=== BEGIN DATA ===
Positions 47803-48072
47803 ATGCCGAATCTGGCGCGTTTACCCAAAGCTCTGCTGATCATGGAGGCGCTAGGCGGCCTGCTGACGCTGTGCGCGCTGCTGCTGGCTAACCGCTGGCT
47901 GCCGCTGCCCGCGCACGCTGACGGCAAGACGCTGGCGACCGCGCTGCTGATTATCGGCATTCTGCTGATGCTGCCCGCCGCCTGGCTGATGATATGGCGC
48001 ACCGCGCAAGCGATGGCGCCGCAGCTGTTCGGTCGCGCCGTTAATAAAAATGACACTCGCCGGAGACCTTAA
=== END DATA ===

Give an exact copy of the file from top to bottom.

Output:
Positions 47803-48072
47803 ATGCCGAATCTGGCGCGTTTACCCAAAGCTCTGCTGATCATGGAGGCGCTAGGCGGCCTGCTGACGCTGTGCGCGCTGCTGCTGGCTAACCGCTGGCT
47901 GCCGCTGCCCGCGCACGCTGACGGCAAGACGCTGGCGACCGCGCTGCTGATTATCGGCATTCTGCTGATGCTGCCCGCCGCCTGGCTGATGATATGGCGC
48001 ACCGCGCAAGCGATGGCGCCGCAGCTGTTCGGTCGCGCCGTTAATAAAAATGACACTCGCCGGAGACCTTAA